10. Sintzel MB, Rametta M, Reder AT. Vitamin D and multiple sclerosis: a comprehensive review. Neurol Ther. 2018;7(1):59-85. doi: 10.1007/s40120-017-0086-4.

Article found here: Neurology Live :  https://Live t.ly/vLnpp


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Positive Phase III Results for Genentech’s Satralizumab in Neuromyelitis Optica Spectrum Disorder Published in the New England Journal of Medicine

Sunday - December 1, 2019

Satralizumab demonstrated robust efficacy, sustained for 144 weeks, in significantly reducing the risk of relapse in combination with baseline immunosuppressant therapy

Satralizumab targets the interleukin-6 (IL-6) receptor, a potential key driver of neuromyelitis optica spectrum disorder (NMOSD)

NMOSD is a rare, debilitating autoimmune disease of the central nervous system that can cause visual impairment, motor disability and even death

Genentech, a member of the Roche Group (SIX: RO, ROG; OTCQX: RHHBY), announced today that data from SAkuraSky, a pivotal Phase III study of the investigational medicine satralizumab for the treatment of neuromyelitis optica spectrum disorder (NMOSD), were published in the November 27, 2019 online issue of the New England Journal of Medicine (NEJM).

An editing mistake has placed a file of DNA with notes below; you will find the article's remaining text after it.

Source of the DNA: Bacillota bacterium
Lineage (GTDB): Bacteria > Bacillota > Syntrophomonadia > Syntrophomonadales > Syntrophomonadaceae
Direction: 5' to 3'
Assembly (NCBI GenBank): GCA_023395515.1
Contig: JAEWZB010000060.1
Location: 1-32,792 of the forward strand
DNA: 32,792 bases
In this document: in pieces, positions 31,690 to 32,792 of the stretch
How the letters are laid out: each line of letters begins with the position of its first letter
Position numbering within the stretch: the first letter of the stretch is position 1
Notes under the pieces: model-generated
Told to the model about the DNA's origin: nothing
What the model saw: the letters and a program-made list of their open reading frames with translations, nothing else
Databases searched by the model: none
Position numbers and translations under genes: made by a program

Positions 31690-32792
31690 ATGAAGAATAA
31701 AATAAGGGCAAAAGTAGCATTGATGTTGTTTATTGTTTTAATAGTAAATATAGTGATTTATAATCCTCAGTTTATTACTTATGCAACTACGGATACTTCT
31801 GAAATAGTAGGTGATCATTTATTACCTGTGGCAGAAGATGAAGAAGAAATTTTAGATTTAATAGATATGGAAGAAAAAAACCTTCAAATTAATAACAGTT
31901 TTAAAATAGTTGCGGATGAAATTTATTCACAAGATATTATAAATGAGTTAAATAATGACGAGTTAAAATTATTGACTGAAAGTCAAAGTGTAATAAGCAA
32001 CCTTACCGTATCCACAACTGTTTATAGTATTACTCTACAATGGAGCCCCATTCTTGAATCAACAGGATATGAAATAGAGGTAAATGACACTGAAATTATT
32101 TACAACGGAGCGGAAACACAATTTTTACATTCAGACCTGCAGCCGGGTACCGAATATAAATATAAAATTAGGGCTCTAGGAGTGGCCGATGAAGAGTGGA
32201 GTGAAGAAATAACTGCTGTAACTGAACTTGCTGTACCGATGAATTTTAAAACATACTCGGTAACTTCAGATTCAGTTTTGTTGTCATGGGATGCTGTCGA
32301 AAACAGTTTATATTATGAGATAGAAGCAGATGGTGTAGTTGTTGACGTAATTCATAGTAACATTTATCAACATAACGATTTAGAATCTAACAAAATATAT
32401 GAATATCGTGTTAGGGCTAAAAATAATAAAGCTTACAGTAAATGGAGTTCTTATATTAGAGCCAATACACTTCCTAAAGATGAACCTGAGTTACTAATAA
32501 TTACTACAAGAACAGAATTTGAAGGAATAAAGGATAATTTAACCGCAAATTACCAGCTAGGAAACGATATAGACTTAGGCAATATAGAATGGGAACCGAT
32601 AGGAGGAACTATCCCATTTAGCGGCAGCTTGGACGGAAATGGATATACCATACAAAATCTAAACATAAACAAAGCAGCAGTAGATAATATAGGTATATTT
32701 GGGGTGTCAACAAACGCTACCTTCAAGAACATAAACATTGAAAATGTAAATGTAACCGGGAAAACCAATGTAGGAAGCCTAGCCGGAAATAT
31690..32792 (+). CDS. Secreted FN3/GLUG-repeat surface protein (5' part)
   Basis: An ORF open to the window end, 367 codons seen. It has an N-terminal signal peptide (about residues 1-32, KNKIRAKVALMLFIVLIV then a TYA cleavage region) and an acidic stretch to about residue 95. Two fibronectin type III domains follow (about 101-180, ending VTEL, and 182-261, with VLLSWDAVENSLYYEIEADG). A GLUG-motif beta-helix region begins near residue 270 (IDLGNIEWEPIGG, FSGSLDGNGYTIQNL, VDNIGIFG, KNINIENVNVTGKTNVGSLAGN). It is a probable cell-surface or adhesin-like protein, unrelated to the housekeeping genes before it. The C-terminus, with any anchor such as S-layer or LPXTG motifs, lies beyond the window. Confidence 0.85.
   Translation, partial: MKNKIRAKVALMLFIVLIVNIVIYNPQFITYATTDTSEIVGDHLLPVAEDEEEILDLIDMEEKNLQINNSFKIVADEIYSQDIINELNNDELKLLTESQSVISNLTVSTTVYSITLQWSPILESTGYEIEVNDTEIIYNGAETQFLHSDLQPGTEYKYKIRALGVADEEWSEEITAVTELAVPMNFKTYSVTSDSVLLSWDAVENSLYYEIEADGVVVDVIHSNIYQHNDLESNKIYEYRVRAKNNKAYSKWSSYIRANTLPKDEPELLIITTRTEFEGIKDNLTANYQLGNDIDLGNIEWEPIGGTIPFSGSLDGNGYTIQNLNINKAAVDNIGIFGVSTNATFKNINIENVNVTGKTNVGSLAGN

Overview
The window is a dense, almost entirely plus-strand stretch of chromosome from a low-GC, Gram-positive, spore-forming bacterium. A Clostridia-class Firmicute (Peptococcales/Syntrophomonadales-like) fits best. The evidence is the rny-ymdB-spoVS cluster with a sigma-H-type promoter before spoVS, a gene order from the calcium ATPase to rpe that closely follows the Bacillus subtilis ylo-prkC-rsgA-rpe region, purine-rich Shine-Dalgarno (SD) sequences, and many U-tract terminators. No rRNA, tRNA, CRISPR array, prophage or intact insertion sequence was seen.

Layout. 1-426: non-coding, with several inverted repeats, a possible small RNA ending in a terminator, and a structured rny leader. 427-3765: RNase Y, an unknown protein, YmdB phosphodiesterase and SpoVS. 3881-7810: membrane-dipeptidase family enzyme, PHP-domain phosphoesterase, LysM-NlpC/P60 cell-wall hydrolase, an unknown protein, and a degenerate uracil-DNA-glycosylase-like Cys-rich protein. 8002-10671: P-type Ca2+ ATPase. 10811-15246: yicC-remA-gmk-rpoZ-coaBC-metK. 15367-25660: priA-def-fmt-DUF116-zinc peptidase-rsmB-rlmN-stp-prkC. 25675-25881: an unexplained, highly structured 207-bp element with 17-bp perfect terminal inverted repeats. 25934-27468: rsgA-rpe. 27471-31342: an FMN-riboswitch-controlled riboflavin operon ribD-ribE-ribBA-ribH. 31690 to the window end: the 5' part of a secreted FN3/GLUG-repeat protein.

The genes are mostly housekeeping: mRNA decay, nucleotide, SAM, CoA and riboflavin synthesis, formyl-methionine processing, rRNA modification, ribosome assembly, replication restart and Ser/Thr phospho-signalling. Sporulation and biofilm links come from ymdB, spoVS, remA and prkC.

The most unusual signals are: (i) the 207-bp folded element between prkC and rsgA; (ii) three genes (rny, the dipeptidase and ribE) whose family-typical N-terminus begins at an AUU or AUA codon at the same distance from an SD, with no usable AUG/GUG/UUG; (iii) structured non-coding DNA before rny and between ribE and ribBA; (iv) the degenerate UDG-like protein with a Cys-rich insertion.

“The positive results from the pivotal SAkuraSky study of satralizumab support the hypothesis that IL-6 plays a key role in NMOSD, which is a debilitating and potentially fatal condition,” said Levi Garraway, M.D., Ph.D., chief medical officer and head of Global Product Development. “Satralizumab has shown robust efficacy sustained for 144 weeks across a broad patient population in two Phase III studies, whether given as a monotherapy or in combination with baseline therapy. We’re encouraged that satralizumab may soon provide a new treatment option for people living with NMOSD.”
People with NMOSD experience unpredictable, severe relapses that directly cause cumulative, permanent, neurological damage and disability. The condition is often misdiagnosed as multiple sclerosis. Satralizumab inhibits interleukin-6 (IL-6) signaling, which is believed to play a key role in the inflammation that occurs in people with NMOSD. Satralizumab can be self-administered every four weeks by subcutaneous injection.